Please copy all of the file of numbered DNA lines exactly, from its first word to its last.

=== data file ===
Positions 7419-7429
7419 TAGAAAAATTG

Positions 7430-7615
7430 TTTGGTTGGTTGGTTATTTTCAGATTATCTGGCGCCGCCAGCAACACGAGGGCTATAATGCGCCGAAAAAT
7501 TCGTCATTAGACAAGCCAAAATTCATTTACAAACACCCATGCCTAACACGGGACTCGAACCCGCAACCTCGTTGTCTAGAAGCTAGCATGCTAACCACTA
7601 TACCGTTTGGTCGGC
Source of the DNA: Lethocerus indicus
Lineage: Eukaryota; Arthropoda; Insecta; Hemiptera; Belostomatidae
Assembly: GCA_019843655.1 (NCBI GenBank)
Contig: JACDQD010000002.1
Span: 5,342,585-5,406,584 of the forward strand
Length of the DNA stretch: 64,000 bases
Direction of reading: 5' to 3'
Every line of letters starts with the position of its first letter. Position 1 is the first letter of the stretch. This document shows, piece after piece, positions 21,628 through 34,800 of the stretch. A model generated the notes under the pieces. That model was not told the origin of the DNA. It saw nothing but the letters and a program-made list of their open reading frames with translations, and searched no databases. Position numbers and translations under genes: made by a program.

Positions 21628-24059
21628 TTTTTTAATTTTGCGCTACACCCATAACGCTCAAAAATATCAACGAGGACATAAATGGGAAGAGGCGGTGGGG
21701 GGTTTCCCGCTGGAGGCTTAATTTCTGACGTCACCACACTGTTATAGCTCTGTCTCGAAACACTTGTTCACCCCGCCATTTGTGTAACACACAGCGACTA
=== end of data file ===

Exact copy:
Positions 7419-7429
7419 TAGAAAAATTG

Positions 7430-7615
7430 TTTGGTTGGTTGGTTATTTTCAGATTATCTGGCGCCGCCAGCAACACGAGGGCTATAATGCGCCGAAAAAT
7501 TCGTCATTAGACAAGCCAAAATTCATTTACAAACACCCATGCCTAACACGGGACTCGAACCCGCAACCTCGTTGTCTAGAAGCTAGCATGCTAACCACTA
7601 TACCGTTTGGTCGGC
Source of the DNA: Lethocerus indicus
Lineage: Eukaryota; Arthropoda; Insecta; Hemiptera; Belostomatidae
Assembly: GCA_019843655.1 (NCBI GenBank)
Contig: JACDQD010000002.1
Span: 5,342,585-5,406,584 of the forward strand
Length of the DNA stretch: 64,000 bases
Direction of reading: 5' to 3'
Every line of letters starts with the position of its first letter. Position 1 is the first letter of the stretch. This document shows, piece after piece, positions 21,628 through 34,800 of the stretch. A model generated the notes under the pieces. That model was not told the origin of the DNA. It saw nothing but the letters and a program-made list of their open reading frames with translations, and searched no databases. Position numbers and translations under genes: made by a program.

Positions 21628-24059
21628 TTTTTTAATTTTGCGCTACACCCATAACGCTCAAAAATATCAACGAGGACATAAATGGGAAGAGGCGGTGGGG
21701 GGTTTCCCGCTGGAGGCTTAATTTCTGACGTCACCACACTGTTATAGCTCTGTCTCGAAACACTTGTTCACCCCGCCATTTGTGTAACACACAGCGACTA